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Pretty much what others said! However I do love my Surly Disc Trucker but getting out on any bike is good!

Welcome by the way, if you ever have questions feel free to ask, I need more excuses to check back in. Sometimes after work I get lazy and don't want to go foruming.
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Old 09-05-14, 05:05 AM
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Thanks for all the advice. As for the type of touring, I'd like a bike that will handle anything I throw at it. I want to do some short trips for starting but my dream is to go coast to coast one day. I'm a big guy, (almost 6ft and 208 lbs) but most importantly for bike sizing I have big feet. (size 13 shoe) I've read that it's important to get a touring bike if you have big feet so your load wont be in the way of your pedal stroke. So far the brands that have made the list are Trek, Surly, and cannondale. Another issue that I've been wondering about is availability of parts. I don't want to get a bike that is hard to get parts for. I know from experience that owning a common item pays off in the end. (example owning a ford verses a BMW, try getting a BMW fixed, ugh)
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Old 09-05-14, 05:36 AM
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You might be surprised at what you have would work.
The gearing looks just right to go over mountain passes with a load.
Your big feet with a rack and panniers? You will have to answer that yourself.
If the suspension locks out that is a plus. Otherwise, maybe just replace the fork.
On a long tour your hands might need more positions so a modification with a new trekking bar might help or just some bar-ends.
I went from Mexico to Canada on something like this bike (15 years ago). I only have size 9 feet, though.
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Old 09-05-14, 05:45 AM
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Big feet, rear panniers and short chainstays don't mix well.

It is almost impossible to give advice w/o knowing your budget but the 520 is a winner and probably nothing better at that price point plus it has long chainstays. It is set for long distance, loaded touring. I would only have the wheel tensions checked and have some miles on them before embarking on a journey. Of course, hand built wheels can add a margin of reliability but factory wheels can also be good but they would have to prove themselves to me before taking a real jaunt.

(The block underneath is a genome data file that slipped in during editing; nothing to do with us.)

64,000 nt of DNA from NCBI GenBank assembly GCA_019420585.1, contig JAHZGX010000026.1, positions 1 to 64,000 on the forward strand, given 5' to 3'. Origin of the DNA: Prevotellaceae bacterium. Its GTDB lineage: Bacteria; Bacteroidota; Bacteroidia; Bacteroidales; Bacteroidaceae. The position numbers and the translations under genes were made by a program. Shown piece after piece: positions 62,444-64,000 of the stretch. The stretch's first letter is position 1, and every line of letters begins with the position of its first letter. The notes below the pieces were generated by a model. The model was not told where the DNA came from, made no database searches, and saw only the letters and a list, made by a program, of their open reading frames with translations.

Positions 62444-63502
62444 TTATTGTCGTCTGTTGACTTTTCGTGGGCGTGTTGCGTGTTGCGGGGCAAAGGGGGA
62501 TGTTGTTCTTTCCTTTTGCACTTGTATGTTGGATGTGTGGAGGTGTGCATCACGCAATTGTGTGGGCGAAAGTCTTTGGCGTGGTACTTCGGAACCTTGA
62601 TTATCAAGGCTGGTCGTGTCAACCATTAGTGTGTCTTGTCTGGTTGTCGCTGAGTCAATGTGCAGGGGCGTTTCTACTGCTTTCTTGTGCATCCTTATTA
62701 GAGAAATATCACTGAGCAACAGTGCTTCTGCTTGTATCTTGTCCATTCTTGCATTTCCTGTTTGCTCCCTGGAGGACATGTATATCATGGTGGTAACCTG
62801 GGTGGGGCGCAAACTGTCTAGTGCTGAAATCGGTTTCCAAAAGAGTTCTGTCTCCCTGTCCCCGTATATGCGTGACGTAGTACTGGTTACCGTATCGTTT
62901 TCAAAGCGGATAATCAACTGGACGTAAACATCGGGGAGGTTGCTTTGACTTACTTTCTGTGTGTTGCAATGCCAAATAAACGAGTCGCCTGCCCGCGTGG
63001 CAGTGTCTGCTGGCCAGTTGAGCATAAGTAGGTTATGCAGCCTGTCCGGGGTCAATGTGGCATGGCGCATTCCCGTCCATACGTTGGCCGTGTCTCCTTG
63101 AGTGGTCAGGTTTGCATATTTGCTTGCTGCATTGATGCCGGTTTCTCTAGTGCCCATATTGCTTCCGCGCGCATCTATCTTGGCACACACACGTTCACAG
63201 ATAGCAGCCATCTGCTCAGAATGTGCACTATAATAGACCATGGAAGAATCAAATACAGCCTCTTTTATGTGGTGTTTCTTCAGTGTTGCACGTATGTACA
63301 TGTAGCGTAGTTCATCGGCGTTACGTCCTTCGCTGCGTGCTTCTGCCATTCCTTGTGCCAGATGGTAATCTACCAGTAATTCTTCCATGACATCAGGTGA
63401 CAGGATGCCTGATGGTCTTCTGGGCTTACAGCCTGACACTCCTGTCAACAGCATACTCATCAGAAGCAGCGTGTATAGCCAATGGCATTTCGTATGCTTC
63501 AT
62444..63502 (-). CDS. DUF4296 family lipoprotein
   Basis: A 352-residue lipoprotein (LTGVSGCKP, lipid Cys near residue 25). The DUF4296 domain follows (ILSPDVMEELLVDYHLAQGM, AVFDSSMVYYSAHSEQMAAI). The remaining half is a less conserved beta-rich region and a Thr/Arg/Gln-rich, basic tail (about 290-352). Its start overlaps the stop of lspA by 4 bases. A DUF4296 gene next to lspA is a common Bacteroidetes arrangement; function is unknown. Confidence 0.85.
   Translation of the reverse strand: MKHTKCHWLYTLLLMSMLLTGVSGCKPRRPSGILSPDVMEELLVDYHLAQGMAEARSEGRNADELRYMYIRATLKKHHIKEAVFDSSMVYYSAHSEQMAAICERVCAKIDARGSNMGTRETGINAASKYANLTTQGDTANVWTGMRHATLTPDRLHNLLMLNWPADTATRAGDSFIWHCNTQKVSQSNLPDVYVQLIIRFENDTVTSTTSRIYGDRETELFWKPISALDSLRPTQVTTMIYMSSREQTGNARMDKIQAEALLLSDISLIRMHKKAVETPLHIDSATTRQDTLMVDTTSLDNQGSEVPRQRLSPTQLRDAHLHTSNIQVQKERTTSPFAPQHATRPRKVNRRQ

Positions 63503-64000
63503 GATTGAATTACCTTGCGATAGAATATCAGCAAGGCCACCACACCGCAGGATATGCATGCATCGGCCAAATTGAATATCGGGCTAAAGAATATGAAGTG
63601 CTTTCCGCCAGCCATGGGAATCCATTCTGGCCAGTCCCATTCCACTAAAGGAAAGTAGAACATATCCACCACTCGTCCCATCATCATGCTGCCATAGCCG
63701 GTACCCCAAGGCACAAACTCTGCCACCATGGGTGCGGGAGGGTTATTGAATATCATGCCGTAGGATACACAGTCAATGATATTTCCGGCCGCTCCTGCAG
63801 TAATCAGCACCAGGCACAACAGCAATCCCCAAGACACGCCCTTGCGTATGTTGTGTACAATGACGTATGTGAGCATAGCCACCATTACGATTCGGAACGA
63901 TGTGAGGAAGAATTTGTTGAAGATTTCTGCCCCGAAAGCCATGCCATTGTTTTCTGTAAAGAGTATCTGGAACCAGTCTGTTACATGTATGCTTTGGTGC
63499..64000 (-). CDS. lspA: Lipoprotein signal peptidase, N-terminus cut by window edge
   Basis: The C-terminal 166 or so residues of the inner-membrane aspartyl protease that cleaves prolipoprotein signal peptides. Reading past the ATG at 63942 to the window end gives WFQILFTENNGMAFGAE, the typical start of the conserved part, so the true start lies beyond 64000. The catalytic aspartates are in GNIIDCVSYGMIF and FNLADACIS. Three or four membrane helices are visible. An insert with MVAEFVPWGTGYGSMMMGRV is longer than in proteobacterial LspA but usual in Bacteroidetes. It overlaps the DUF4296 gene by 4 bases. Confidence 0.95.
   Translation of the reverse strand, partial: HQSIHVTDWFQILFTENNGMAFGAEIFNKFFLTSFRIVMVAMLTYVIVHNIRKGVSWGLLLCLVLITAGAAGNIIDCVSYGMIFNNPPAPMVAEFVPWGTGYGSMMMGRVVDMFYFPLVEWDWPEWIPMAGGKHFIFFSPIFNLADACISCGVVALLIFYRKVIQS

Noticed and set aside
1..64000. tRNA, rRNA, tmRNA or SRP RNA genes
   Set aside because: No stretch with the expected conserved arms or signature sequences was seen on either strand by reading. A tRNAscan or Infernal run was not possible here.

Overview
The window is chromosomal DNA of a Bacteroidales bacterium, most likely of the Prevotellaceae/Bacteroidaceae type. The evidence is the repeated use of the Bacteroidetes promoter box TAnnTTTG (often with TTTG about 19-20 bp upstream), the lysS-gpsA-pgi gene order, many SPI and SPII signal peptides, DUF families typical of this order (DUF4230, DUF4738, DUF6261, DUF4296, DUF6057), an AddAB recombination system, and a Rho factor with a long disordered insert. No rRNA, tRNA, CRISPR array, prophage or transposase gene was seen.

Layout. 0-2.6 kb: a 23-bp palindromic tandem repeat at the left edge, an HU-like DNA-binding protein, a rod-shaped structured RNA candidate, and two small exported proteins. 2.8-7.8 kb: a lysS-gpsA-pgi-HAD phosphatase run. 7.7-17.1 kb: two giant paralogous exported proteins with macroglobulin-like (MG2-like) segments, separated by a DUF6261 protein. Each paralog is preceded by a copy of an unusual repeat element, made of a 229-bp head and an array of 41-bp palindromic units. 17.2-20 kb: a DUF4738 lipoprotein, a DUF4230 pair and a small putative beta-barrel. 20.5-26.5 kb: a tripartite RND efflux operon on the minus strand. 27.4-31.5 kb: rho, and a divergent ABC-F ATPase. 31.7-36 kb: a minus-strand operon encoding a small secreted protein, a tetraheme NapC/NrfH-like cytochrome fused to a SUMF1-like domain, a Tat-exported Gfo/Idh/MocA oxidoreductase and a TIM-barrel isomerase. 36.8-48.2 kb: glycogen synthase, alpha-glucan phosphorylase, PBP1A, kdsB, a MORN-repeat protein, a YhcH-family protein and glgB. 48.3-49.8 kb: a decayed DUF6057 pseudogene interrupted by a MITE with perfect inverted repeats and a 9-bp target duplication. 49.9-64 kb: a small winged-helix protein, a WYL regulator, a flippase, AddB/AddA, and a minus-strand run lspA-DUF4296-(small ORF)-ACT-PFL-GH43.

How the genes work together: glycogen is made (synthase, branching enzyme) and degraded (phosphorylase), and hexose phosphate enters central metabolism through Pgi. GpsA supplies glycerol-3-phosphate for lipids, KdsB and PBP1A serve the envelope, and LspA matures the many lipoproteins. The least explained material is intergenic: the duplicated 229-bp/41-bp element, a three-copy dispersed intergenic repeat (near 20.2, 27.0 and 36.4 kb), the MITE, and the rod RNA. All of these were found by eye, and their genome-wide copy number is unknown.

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Old 09-05-14, 06:44 AM
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Just remember that touring doesn't mean you need panniers. I've gone to a frame bag, handlebar bag and seat bag. You could mount a rear rack and just strap a drybag on the top. Many ways to use the bike you've got, especially since it appears you want to do some off road riding.

Here is an example of one of many softbag makers:
Revelate Designs LLC
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Old 09-05-14, 06:57 AM
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Originally Posted by jargo432
Hello

I've been riding for a while now and have really wanted to do some touring. I'm really glad to have found this site so I can ask all the stupid questions.

So here goes....

What are some of the best brands of touring bikes? I'd love to shop around garage sales, flea markets ect.. but I have no idea what brands to look for.

P.S. as of now I'm riding a trek 3500 mountain bike for the dirt roads around my place, so I know a little about Trek. (been looking at the trek 520 for a touring bike)

Shame on everyone for avoiding the question! Let me make a list of my favorite do-anything touring bikes:

Surly Long Haul Trucker
Surly Troll
Salsa Vaya
Salsa Fargo
Bianchi Volpe
Jamis Aurora
Novara Safari
Raleigh Port Townsend
Velo Orange Campeur
Velo Orange Carmargue
Soma Saga
Soma Wolverine
New Albion Privateer

All of these are about the same price, $1,000-2,000

There are also some wicked mountain bikes for off-road touring, which means dirt roads and trails as well as roads:

Surly Ogre
Surly ECR
Salsa El Mariachi
Soma Juice

There are light touring bikes that are less burly, but faster and more fun. Any cyclocross bike is a good example, but check out:

Soma Grand Randonneur
Soma Double Cross
Surly CrossCheck
All-City Space Horse
All-City Macho Man
Salsa Warbird
Raleigh Roper

When in doubt, here are the traits of a good touring bicycle:

Frame material: Steel or Titanium
Wheel Clearance: At least 28c tires, preferably 35-40c tires
Geometry: Upright, not racing
Mount Points for extra water bottles, racks, and fenders
Long wheelbase for mounting panniers (Raleigh Roper fails this)
Parts: Shimano or Sram. Both are very widely available.


Of course, many bikes that are NOT touring bikes work great. My girlfriend tours on a 1990's steel hardtail mountain bike that fits every one of the above preferences.

Feel free to point questions my way and check out my site for more advice.

Last edited by mdilthey; 09-05-14 at 07:01 AM.